Community November 24, 2008
Topics of Conservation
Water

There is something cozy about the soft plopping of water on the roof. I noticed this again the other night when I momentarily woke at about three. Usually this restful sound prompts an easy return to slumber, but not that night.

Rather than a sense of peace, I experienced a disconcerting wave of displacement. Something was amiss, and it took a few moments to clear my head and realize what. It was the first week of March, the middle of the night; the moon was shining, the stars were out, and here I was, 6,000 feet above sea level in the mountains of Idaho, listening to the sound of rain.

In 1993, The Nature Conservancy, in association with a group of both public and private organizations, contacted the University of Idaho and Charles Brockway to commission a study of the Wood River Valley’s water resource system. Initially, the study was to concentrate on the portion of the drainage below Hailey, with a special focus on Silver Creek. As data was collected, however, it became apparent that limiting the study to only part of the system would leave many important issues unexamined, so a second phase of information gathering, analysis, and model building was undertaken in 1995. The results of these efforts were finally consolidated in a summary report written by A. Lee Brown, Ph.D., and released in May 2000.

The report, using April 1993 to April 1994 as its reference year, looks at the dynamics of the entire watershed complex and explains in general terms where the Wood River Valley gets its water, how much it gets, when the water is used, and what factors affect historical patterns. Dr. Brown, unlike some professional hydrologists, takes great care to advise the reader that hydrology is "a developing physical science" and that the facts, numbers, and conclusions in the report are best interpreted in a relative, rather than absolute, context. With this in mind, one can read the report confident that, while specific numbers may occasionally be off the mark, the relationships and patterns described represent a sound basis for understanding the behavior of this Valley’s dearest commodity.

The most obvious and in many ways most important component of our watershed is the Big Wood River itself. From Titus Lake to the Picabo Hills, the river travels over fifty miles—collecting tributary drainages, feeding irrigation canals, providing fish and wildlife habitat, removing treated wastewater, supplying recreational activities, increasing property values, and creating an overall sense of wellness. Commingling with the visible, surface flow on its journey south is the other main component of the watershed, the ground water. The unseen, hard-to-measure nature of ground water and its medium, the aquifer, presents challenges for this study and keeps it from being pure science. Yet it is also the very interaction of the visible with the invisible that defines hydrology as a science and allows it to be studied.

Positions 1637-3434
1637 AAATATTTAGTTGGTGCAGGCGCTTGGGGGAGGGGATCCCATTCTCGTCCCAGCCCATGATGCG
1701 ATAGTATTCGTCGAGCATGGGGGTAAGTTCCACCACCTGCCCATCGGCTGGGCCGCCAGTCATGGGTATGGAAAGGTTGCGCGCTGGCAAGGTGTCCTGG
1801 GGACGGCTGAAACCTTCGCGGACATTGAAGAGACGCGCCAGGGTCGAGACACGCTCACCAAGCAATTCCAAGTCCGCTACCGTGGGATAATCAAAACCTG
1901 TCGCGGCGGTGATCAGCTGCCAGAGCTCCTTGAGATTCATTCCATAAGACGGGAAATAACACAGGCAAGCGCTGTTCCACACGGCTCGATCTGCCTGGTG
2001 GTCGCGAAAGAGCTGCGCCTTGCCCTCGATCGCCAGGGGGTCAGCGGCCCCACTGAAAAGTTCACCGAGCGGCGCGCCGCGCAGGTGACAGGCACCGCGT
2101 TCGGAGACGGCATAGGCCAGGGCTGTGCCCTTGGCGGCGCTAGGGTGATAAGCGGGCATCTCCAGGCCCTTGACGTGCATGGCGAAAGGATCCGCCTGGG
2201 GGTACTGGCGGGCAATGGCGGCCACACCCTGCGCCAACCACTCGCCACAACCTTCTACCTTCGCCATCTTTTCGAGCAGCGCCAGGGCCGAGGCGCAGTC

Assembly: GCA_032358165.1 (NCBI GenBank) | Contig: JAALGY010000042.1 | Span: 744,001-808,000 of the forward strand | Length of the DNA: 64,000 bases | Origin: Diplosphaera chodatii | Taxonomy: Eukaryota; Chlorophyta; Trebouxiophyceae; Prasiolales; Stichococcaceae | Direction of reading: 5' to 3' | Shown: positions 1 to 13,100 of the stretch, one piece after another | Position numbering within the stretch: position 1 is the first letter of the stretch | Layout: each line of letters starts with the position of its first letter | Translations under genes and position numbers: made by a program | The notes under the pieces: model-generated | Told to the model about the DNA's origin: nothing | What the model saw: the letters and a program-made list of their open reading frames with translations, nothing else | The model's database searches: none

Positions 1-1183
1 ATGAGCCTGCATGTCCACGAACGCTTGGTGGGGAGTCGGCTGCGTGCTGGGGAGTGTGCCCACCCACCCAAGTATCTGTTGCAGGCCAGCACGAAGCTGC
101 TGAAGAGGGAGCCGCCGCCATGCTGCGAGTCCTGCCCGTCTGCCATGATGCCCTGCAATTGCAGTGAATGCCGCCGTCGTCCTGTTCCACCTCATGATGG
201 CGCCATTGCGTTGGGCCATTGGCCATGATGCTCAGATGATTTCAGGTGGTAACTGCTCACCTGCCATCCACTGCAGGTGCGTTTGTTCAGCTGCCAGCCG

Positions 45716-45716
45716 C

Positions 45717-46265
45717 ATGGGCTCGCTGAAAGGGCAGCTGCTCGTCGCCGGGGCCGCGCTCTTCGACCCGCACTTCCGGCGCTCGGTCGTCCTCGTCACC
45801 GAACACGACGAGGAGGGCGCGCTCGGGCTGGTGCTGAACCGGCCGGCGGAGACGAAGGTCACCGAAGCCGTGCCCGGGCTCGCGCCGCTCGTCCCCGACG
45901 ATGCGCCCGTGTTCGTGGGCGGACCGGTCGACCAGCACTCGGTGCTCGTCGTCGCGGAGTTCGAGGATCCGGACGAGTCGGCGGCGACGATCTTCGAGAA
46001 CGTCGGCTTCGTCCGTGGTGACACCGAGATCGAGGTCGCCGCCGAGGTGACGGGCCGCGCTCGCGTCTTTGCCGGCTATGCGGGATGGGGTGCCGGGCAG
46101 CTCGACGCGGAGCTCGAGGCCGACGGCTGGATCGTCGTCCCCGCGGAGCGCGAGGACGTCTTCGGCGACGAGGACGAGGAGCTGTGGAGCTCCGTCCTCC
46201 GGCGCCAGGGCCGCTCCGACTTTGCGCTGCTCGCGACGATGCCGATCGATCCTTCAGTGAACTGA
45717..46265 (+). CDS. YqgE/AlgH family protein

The Big Wood River watershed drains an area of about 880 square miles, including mountains and valleys, and receives on average, in various forms of precipitation, the equivalent of about 56 billion cubic feet of water a year. Forty percent of this water, both above and below ground, eventually collects in the main Valley anywhere from below Galena Summit to the Bellevue Triangle. At its start, near the headwaters, and in the higher elevations where the Valley is narrow, the river is fed by rivulets and, through its bed and banks, by seeping and percolating ground water. The pattern continues until such place and time that the topmost fully-saturated ground (the water table) falls below the riverbed. The point at which this occurs is, of course, highly variable and not particularly scientific. Moreover, there is apparently a transitional section where water table and riverbed alternate elevation supremacy. Generally, however, the river from the headwaters to Hailey pulls water from the ground. Then, from Hailey south, the aquifer takes water back from the river.

Roughly 1.3 million acre-feet (af) of water falls in the whole watershed on average each year, with 1.1 million falling in the upper (Hailey and north) Valley. Of this upper Valley precipitation, almost 700,000 af are consumed, actually used up, through evapotranspiration (ET), a combination of evaporation and transpiration (plants and animals). Landscaping and agriculture consume another 18,000 af. This represents just 1/3 of the nearly 55,000 af diverted for human activities (most of the diverted water returns by one means or another to the watershed). About 25 percent of the 55,000 af total, including all the water (8,800 af) for the municipalities of Hailey, Ketchum, and Sun Valley, comes from underground. And of the 41,000 af diverted from surface waters, almost 90 percent goes to irrigation. In most years by the time the watershed leaves Hailey, after hydrating 625 square miles and nearly 75 percent of the total Valley population, there is somewhere between 300,000 and 400,000 af still in the system, 10 percent as ground water, 90 percent in the river. >>>